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Florida Counties Face State Deadline on Hiding Numbers

April 17, 2006 12:00 PM ET

Computerworld - Like other counties in Florida, Orange County is scrambling to comply with a state mandate that requires Social Security, bank account, and credit and debit card numbers to be removed by the start of 2007 from all online images of public records.

For Orange County, it's an enormous task that involves examining nearly 30 million page images from records dating back to 1970, said Carol Fogelsong, the county's assistant comptroller.

Instead of trying to do the work itself, Orange County last June signed a contract with Hart InterCivic Inc., an Austin-based provider of records management services for county governments.

Since then, the county has downloaded onto USB drives images of about 25 million pages from documents dated through April 30, 2005, and shipped them to Hart for inspection and redaction. Hart has inspected about 7 million pages thus far and found information that needed to be redacted on about 119,000 of them, Fogelsong said.

Pages containing redactions are loaded back onto USB drives and returned to Orange County, which then replaces the original image with the new page. Fogelsong said the original images aren't actually deleted -- they're just hidden from view.

Despite initial concerns about the technology challenges, the redaction process has been going better than expected, according to Fogelsong. She said Hart is using specialized optical character recognition (OCR) software to look for the banned numbers on both handwritten and typed pages. The pages are also being manually reviewed to ensure that nothing is missed, she added.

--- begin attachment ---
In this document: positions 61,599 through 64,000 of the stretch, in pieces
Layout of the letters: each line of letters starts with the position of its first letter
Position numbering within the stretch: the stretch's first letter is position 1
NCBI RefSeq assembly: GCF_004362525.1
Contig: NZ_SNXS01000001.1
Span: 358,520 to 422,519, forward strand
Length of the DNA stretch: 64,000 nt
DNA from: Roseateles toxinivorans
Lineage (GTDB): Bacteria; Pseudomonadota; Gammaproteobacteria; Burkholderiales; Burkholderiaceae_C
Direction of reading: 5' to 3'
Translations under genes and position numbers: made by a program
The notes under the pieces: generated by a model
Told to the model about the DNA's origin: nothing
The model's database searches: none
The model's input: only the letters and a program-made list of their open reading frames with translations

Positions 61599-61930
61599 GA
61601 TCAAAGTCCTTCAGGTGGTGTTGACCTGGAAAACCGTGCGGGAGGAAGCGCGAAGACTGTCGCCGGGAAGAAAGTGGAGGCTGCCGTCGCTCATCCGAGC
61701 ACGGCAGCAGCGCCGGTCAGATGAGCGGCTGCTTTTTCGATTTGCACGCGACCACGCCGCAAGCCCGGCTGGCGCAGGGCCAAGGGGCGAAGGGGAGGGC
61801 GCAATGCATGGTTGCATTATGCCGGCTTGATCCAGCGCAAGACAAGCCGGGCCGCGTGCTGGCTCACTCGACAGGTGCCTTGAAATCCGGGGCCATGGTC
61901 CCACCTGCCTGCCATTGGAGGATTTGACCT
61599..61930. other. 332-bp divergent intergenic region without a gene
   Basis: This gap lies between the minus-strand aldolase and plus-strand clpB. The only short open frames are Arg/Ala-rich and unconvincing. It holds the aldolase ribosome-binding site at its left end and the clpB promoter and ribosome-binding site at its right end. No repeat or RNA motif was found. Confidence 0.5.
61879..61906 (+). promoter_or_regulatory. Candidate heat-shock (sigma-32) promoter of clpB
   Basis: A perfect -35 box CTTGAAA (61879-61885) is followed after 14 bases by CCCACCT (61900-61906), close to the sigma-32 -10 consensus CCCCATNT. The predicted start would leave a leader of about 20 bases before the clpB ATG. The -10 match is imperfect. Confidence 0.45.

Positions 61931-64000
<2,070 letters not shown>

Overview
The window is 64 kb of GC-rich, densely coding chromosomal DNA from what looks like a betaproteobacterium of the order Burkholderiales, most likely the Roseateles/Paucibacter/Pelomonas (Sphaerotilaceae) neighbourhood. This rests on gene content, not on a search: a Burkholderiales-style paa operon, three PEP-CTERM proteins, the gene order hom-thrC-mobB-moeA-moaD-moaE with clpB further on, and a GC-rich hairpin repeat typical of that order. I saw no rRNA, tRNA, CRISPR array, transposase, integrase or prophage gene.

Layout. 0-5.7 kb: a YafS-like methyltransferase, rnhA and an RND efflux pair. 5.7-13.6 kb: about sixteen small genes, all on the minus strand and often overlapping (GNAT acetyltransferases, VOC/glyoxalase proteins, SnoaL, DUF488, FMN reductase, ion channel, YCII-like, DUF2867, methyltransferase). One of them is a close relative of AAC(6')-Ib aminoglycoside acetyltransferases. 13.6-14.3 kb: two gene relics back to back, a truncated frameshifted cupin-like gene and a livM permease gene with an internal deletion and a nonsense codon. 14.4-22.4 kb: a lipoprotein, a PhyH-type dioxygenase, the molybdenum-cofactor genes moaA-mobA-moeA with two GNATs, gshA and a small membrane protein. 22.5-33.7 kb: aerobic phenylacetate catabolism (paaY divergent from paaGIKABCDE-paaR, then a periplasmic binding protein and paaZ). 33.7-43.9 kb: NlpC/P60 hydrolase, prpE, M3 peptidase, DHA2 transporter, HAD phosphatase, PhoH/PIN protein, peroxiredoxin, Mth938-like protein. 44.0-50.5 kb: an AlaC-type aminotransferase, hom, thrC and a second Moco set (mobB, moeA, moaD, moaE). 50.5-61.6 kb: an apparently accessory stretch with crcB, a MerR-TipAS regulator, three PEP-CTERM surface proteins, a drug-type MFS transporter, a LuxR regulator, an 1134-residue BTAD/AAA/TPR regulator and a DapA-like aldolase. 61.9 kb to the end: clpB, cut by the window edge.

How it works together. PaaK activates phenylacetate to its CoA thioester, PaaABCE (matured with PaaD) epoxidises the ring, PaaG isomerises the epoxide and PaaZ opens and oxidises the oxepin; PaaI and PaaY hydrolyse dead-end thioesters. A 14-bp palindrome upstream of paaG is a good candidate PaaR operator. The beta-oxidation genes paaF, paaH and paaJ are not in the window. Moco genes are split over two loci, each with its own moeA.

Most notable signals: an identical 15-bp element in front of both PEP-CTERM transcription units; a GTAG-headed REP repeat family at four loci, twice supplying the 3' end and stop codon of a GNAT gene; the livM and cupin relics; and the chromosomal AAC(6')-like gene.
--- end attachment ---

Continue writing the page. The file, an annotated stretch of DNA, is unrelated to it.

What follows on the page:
About 2 million pages are now being inspected per month, Fogelsong said. The process costs the county 2.35 cents per page, which would add up to a tab of $705,000 for the full allotment of 30 million pages.

Fogelsong acknowledged that even after the work is completed, some online documents will likely still display information that is supposed to be hidden. "I will not be able to stop everything," she said. "But I'm doing the best I can."

Florida's Broward County plans to do its redaction work internally using software it bought from Aptitude Solutions Inc. in Casselberry, Fla., said Sue Baldwin, director of the Broward County Records Division.

"I don't know how long the actual process will take," she said. "But we intend to comply with the statutory requirements, including [the] deadline."

According to Baldwin, there are "relatively few documents" posted on the county's Web site that include sensitive information. Nonetheless, she said, the required redaction effort is "a massive job. We can't do it overnight."

Bruce Hogman, a Broward County resident who has worked as an IT professional for the past 30 years, said the effectiveness of OCR tools in redaction efforts could be limited by the challenges involved in programming the software to recognize specific types of data in documents that use different formats and are of varying quality.

As a result, the redaction of sensitive data could take longer than expected, leaving information publicly available for the next several months, Hogman said. He also noted that because much of the information already has been viewable for quite some time, it is questionable how useful redacting the data will be.

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